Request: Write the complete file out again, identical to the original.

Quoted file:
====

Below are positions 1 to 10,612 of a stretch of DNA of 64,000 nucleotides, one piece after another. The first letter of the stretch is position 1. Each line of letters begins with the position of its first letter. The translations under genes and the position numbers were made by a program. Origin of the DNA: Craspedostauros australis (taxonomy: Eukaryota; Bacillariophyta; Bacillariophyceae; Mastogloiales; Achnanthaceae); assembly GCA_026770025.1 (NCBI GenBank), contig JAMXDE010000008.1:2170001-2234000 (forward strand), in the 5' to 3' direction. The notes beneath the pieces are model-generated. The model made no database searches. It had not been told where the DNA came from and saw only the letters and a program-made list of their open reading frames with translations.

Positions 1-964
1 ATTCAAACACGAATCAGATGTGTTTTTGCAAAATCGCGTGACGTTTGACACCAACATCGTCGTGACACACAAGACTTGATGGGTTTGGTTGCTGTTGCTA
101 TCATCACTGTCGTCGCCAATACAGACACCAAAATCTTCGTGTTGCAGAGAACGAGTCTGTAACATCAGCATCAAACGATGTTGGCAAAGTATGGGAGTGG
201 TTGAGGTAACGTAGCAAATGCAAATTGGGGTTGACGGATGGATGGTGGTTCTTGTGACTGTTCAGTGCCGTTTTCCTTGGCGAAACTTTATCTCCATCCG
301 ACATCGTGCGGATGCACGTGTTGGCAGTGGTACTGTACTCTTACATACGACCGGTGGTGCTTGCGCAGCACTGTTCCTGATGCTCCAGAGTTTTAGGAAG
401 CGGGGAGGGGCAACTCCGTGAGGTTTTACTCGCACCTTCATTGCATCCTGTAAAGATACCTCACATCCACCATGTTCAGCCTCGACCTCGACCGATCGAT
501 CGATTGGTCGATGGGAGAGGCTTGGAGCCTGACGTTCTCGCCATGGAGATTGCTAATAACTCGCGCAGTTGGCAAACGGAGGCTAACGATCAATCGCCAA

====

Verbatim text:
Below are positions 1 to 10,612 of a stretch of DNA of 64,000 nucleotides, one piece after another. The first letter of the stretch is position 1. Each line of letters begins with the position of its first letter. The translations under genes and the position numbers were made by a program. Origin of the DNA: Craspedostauros australis (taxonomy: Eukaryota; Bacillariophyta; Bacillariophyceae; Mastogloiales; Achnanthaceae); assembly GCA_026770025.1 (NCBI GenBank), contig JAMXDE010000008.1:2170001-2234000 (forward strand), in the 5' to 3' direction. The notes beneath the pieces are model-generated. The model made no database searches. It had not been told where the DNA came from and saw only the letters and a program-made list of their open reading frames with translations.

Positions 1-964
1 ATTCAAACACGAATCAGATGTGTTTTTGCAAAATCGCGTGACGTTTGACACCAACATCGTCGTGACACACAAGACTTGATGGGTTTGGTTGCTGTTGCTA
101 TCATCACTGTCGTCGCCAATACAGACACCAAAATCTTCGTGTTGCAGAGAACGAGTCTGTAACATCAGCATCAAACGATGTTGGCAAAGTATGGGAGTGG
201 TTGAGGTAACGTAGCAAATGCAAATTGGGGTTGACGGATGGATGGTGGTTCTTGTGACTGTTCAGTGCCGTTTTCCTTGGCGAAACTTTATCTCCATCCG
301 ACATCGTGCGGATGCACGTGTTGGCAGTGGTACTGTACTCTTACATACGACCGGTGGTGCTTGCGCAGCACTGTTCCTGATGCTCCAGAGTTTTAGGAAG
401 CGGGGAGGGGCAACTCCGTGAGGTTTTACTCGCACCTTCATTGCATCCTGTAAAGATACCTCACATCCACCATGTTCAGCCTCGACCTCGACCGATCGAT
501 CGATTGGTCGATGGGAGAGGCTTGGAGCCTGACGTTCTCGCCATGGAGATTGCTAATAACTCGCGCAGTTGGCAAACGGAGGCTAACGATCAATCGCCAA